Zanzibar operates as a semi-autonomous state of Tanzania comprising a population of 1.3 million.
Place of sea and spices
Tourism is the island’s major economic contributor with regular visitors from Europe and South Africa particularly. Apart from tourism, and outside of the capital, Stone Town, employment opportunities are limited with most people eking a livelihood through small-scale fishing and crop production. Zanzibar depends on the importation of goods which in turn elevates the cost of living. Main imports include machinery, metal, minerals, stone, and wood, as well as animal products and vegetables.
Zanzibarian education comprises 2 years of pre-primary schooling, 6 years of primary, and subsequently 4 years of general secondary schooling all of which is compulsory. Thereafter, learners may opt to leave school or to continue for a further two years of senior secondary school before entering the tertiary system. The introduction of free education in Tanzania in 2002 led to a huge influx of children enrolling at schools however, the infrastructure to support this growth in numbers lags behind for most schools, particularly those in poor, rural communities resulting in classroom overcrowding.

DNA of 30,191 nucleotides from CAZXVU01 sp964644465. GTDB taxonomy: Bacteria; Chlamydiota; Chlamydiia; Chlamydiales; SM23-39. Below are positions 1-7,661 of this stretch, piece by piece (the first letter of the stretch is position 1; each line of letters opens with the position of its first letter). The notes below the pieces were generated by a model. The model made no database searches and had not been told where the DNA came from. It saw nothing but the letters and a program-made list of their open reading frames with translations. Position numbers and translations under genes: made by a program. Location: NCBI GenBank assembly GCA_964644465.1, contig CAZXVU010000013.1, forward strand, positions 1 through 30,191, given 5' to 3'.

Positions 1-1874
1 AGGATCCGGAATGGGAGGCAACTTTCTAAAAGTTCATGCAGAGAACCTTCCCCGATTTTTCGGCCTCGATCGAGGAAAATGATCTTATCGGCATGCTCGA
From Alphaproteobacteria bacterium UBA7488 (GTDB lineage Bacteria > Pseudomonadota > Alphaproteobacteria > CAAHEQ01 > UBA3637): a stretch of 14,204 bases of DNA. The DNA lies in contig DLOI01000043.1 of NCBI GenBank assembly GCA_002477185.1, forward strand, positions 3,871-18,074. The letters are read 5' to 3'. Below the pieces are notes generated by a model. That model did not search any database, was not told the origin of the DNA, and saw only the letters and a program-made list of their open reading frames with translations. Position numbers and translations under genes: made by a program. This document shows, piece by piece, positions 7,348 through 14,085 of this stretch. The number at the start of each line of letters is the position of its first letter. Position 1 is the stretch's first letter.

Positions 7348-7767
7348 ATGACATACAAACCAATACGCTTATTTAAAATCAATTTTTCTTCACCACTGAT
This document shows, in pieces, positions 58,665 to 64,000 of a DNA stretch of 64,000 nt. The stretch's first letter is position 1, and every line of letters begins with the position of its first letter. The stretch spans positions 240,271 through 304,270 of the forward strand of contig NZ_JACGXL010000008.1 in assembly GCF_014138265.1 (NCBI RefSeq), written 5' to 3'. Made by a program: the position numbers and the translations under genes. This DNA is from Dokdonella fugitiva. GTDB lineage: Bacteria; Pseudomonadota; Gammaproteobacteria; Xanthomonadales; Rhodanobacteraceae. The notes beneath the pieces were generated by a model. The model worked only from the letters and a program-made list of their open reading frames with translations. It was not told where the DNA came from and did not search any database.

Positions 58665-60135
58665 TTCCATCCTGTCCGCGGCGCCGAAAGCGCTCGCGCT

In recent years there has also been a growth in the number of children opting for secondary-level education which has demanded greater staff and resource capacity. Furthermore, research by UNICEF in 2018 found that 140,000 children aged 4 – 15 (approx. one-third of children in this age group), are not in school in Zanzibar with a major barrier to improving this situation being the lack of capacity for schools to absorb additional students. Improving the state of existing schools in Zanzibar, therefore, is a top priority for Africa Foundation.